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VW Criticizes FIFA After It Bans "One-Love" Anti-Hate Armbands at Qatar World Cup

Controversy has emerged from the organization of FIFA's World Cup in Qatar – there's even a Netflix documentary that showcases how workers were treated and the conditions they endured. Recently, World Cup organizers banned the "One Love" campaign, and people aren't happy. Volkswagen slams the decision, calling it "unacceptable."
One Love Armbands 6 photos
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Per Automotive News Europe, Volkswagen has publicly criticized the decision. However, it continues to sponsor the German Football Association (DFB). The German automaker seeks to make positive changes in football as it recognizes that something fundamental urgently needs to change in world soccer.

"If the European federations had sent such a visible signal for diversity at this tournament, the discussions and reactions show that something fundamental urgently needs to change in world soccer," the automaker's statement reads.

FIFA announced that it would sanction players who wore the "One Love" armband during games at the World Cup in Qatar. The organization threatened European team captains with yellow cards if they wore them and chose to support the LGBTQ movement.

The "One Love" initiative was announced in September as a joint campaign between the teams from England, Denmark, Germany, France, the Netherlands, Wales, Belgium, Switzerland, Norway, and Sweden. The armband was to be worn as a symbol of freedom of expression and equality. It features a rainbow flag inside the shape of a heart, accompanied by the text "One Love."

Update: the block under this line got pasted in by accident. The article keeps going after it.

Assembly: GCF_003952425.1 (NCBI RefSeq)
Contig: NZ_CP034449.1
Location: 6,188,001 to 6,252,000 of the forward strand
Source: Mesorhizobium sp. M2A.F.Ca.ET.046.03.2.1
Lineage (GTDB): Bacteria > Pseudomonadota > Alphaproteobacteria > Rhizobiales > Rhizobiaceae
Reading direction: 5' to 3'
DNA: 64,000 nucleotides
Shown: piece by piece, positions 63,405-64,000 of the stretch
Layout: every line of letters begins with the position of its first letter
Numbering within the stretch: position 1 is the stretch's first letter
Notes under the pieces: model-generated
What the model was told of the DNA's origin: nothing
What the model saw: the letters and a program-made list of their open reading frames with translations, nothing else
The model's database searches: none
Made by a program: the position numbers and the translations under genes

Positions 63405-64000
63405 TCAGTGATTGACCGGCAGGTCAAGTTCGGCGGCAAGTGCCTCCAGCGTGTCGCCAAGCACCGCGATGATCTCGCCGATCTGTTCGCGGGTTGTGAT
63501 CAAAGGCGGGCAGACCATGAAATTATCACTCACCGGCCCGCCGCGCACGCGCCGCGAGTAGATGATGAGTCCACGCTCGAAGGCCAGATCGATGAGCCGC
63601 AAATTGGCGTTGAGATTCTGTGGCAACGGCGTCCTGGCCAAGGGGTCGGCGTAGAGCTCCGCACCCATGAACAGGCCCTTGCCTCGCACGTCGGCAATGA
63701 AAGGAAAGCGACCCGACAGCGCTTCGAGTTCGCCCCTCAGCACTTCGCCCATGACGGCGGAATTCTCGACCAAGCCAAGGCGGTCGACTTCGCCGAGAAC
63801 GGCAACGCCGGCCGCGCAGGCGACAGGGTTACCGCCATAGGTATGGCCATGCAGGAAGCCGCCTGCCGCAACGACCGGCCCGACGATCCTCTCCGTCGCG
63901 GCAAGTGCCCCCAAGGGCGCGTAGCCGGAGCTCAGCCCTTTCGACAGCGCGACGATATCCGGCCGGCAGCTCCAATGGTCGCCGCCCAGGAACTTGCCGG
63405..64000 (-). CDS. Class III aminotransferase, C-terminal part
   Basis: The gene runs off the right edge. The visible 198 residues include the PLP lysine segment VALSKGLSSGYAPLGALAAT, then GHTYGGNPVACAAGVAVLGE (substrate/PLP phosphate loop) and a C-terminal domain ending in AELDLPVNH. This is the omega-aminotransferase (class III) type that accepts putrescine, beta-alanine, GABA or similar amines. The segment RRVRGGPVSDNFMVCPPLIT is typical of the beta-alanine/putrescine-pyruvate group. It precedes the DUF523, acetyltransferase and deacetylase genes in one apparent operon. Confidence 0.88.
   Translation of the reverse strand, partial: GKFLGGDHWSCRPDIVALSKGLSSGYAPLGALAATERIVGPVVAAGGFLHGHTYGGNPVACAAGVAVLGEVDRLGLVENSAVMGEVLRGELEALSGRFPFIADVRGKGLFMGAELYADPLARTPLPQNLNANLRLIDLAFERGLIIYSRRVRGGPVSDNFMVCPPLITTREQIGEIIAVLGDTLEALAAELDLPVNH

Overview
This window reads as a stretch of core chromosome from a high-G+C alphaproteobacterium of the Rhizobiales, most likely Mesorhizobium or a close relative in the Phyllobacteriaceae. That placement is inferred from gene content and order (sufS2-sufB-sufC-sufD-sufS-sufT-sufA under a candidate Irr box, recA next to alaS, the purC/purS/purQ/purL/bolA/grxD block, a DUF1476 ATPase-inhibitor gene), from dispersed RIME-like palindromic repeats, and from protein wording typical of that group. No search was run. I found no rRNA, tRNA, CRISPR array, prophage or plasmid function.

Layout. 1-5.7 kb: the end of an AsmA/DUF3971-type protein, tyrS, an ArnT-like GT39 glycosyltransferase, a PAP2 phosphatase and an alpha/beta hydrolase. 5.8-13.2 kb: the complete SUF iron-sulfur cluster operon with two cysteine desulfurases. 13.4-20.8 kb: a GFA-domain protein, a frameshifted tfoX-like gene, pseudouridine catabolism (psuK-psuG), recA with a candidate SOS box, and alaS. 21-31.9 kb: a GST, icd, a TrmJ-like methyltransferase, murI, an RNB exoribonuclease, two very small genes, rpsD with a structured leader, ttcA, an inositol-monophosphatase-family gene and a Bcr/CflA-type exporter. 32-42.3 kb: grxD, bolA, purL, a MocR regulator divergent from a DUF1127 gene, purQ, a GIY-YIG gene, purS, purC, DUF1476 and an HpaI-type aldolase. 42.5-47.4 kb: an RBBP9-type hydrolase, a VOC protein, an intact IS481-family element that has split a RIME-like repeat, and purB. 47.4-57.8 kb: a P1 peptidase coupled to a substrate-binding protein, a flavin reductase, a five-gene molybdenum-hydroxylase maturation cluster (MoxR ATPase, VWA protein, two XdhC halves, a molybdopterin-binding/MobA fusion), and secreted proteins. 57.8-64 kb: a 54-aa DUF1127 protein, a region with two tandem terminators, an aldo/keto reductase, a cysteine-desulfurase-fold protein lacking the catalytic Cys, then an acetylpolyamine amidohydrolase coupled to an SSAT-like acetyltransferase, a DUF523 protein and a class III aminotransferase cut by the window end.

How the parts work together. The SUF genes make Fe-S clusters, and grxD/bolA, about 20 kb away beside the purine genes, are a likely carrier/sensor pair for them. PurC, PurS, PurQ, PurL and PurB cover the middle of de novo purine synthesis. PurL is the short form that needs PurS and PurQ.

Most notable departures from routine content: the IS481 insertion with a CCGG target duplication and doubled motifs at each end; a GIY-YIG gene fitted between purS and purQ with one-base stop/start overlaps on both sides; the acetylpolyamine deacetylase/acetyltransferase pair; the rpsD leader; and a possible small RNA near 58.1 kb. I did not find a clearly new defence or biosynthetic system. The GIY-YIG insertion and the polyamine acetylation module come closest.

The ban isn't that much of a surprise, given that homosexuality is illegal in Qatar. The armband has been criticized for disregarding human rights standards.

As a response, people all over the world wanted to show their support for the initiative. According to Reuters, the Netherlands-based company that makes the bands announced that it sold out the stock after shipping 10,000 armbands, mainly in the past two weeks. It's preparing a new batch of 10,000 on the KNVB webshop for a price just above the manufacturing cost of five euros ($5.2).

The CEO of Badge Direct BV, Roland Heerkens, said, "The big boom came actually with the World Cup coming up and for sure the statement of FIFA to not allow these captain bands on the field."

Other organizations have already terminated their cooperation with the DFB, such as the popular German grocery store Rewe. The DFB is taking FIFA to the CAS (Court of Arbitration for Sport) to appeal the ban over the armband, and a quick ruling by the court might enable Manuel Neuer, the German team's captain, to wear the armband in the next game.


 
 
 
 
 

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